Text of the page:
Wednesday I was able to work in the garden and get a short row of Derby bush beans planted. I had thought about sprouting them inside, but the soil temperature was 70°F so I decided to go ahead and sow them directly in the garden. It was a bit of a gamble, but I have plenty of seeds for backup in case I get spotty germination. I had hoped to get out in the garden today and get the bush squash plants in the ground, but it turned out to be cold and rainy, so I decided to wait. I still need to amend the soil before I plant, and I believe the weather will be more hospitable tomorrow.
I started the squash in 24 cell Pro-Tray Cell Flats. I’ve been using these for a number of years now for the cucurbits, and they let me get a jump on the season and avoid germination issues I often have with sowing the seeds directly in the garden. The cells are round and flexible, and when it’s time to plant the seedling can be plopped out by a little pressure on the bottom of the cell with minimum damage to the root ball. In the below photo it’s a mix of winter squashes like Bush Delicata, Metro and Early Butternut plus the 2017 AAS Winner Mini Love Watermelon, which is a red-fleshed icebox type melon. I like to set out the plants about three to four weeks after sowing, which gives them time to get a nice root system established but not so long that they start to get leggy. Last year I was harvesting summer squash just 30 days after setting out the plants, so it really does help get a jump on the season.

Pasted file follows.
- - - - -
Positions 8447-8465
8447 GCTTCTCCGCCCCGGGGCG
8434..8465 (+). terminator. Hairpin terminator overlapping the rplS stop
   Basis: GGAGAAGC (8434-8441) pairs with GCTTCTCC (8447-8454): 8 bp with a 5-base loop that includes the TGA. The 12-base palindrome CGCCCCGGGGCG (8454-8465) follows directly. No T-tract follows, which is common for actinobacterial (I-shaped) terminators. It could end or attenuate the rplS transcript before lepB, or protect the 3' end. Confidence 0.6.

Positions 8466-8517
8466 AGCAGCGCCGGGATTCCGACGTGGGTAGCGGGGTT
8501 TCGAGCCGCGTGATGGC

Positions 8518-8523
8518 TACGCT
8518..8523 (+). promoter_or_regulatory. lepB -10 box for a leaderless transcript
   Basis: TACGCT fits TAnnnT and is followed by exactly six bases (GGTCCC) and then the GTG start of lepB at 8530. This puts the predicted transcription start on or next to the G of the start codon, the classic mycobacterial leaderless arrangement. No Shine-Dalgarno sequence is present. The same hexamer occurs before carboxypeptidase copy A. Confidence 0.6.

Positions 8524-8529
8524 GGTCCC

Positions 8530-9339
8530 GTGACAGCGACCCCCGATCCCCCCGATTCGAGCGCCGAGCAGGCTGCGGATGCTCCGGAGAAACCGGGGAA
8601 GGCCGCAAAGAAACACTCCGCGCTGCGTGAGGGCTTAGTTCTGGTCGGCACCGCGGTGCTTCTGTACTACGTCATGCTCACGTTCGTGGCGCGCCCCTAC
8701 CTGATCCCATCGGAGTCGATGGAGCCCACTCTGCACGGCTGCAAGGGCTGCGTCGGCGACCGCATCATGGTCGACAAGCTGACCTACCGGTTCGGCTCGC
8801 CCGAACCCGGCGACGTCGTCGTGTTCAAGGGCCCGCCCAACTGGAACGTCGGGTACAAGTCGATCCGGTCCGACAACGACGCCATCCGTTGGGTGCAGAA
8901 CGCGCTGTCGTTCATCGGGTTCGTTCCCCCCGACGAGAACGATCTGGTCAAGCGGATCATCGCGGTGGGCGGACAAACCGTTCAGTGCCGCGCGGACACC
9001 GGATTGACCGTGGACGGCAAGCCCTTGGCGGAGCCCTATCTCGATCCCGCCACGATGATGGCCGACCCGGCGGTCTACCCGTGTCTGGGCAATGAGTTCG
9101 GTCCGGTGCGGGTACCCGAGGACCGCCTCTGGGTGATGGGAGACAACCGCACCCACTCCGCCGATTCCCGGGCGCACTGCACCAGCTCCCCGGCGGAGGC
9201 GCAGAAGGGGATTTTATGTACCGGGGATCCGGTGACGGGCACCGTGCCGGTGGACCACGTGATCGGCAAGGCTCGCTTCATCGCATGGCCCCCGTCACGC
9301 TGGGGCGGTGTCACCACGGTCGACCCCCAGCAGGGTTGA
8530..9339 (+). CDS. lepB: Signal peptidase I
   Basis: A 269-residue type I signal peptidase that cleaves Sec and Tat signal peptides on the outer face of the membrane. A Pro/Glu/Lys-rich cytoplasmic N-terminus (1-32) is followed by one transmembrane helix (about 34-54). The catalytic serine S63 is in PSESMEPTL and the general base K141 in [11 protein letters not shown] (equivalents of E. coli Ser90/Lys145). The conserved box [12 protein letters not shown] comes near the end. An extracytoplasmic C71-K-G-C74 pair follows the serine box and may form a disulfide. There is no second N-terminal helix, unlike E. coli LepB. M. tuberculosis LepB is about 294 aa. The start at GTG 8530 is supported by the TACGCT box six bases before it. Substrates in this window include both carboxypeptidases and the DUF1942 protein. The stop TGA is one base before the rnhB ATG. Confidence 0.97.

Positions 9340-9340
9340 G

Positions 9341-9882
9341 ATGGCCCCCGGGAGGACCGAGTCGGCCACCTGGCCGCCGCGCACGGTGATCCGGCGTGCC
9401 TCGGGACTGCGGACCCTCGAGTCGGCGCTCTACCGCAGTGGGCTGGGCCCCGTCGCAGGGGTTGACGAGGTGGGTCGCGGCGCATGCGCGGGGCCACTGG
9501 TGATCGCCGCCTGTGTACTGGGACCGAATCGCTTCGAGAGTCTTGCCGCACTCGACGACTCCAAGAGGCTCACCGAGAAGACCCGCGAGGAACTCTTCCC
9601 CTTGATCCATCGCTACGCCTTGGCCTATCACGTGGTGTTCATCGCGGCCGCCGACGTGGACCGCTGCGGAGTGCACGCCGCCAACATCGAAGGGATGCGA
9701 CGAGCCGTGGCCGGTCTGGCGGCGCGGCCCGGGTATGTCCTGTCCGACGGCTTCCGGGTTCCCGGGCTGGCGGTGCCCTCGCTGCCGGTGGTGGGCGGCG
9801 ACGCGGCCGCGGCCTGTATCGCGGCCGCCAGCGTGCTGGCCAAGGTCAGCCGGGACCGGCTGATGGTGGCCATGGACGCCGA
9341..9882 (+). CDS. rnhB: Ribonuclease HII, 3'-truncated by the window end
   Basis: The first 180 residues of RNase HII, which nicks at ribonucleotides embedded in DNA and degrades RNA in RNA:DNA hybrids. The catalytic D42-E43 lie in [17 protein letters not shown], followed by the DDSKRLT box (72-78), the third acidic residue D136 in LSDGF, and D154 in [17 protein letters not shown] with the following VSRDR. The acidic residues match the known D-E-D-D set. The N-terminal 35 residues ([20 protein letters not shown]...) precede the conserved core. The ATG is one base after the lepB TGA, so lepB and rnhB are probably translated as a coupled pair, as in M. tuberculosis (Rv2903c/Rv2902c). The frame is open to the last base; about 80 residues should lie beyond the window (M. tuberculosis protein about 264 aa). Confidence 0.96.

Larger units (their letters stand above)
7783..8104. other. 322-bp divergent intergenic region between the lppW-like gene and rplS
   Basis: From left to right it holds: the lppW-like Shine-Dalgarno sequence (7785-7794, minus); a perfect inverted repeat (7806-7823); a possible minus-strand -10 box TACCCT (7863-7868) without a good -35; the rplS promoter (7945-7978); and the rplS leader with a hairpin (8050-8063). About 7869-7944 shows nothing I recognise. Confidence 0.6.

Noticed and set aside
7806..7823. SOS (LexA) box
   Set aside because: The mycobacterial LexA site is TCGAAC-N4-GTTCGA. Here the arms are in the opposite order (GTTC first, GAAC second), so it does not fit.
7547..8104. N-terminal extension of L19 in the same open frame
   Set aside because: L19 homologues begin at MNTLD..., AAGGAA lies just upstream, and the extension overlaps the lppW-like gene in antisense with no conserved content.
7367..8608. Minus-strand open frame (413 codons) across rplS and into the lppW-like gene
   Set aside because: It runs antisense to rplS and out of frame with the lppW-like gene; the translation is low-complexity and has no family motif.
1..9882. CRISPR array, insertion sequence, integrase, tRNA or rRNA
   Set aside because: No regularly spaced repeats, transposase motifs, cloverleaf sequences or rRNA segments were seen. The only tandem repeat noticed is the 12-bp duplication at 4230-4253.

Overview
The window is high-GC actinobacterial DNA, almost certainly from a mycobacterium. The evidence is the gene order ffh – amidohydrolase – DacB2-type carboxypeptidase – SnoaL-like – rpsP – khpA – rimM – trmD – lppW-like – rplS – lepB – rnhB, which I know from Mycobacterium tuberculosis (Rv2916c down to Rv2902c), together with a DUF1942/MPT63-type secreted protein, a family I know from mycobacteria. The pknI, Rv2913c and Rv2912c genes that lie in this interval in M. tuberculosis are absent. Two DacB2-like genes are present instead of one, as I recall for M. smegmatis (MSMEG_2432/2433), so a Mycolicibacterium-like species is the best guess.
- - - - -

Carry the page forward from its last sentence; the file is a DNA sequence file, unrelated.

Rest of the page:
In other garden news, the brassicas I planted back in mid April are growing fast, but one of the Gypsy broccoli plants is buttoning and prematurely forming a small head. There are various causes for buttoning, but I believe in this case it was due to the seedlings being exposed to cold weather. Also, some varieties are just more prone to buttoning than others. I guess I will harvest the little head and leave the plant to see if it will grow any side shoots, but I won’t hold my breath. There’s no sign of buttons yet on the other 15 broccoli plants, which is a good thing, since all the plants had to deal with the same cold snap before they were planted.
And speaking of harvests, the early garlic cultivars are sending up scapes. That’s Red Janice in the below photo, one of the earliest to mature in our garden. I’m looking forward to having fresh scapes again, which are certainly a seasonal treat.
I hope you have enjoyed a look at what’s going on here in the garden. I’ll be back soon with more happenings from Happy Acres!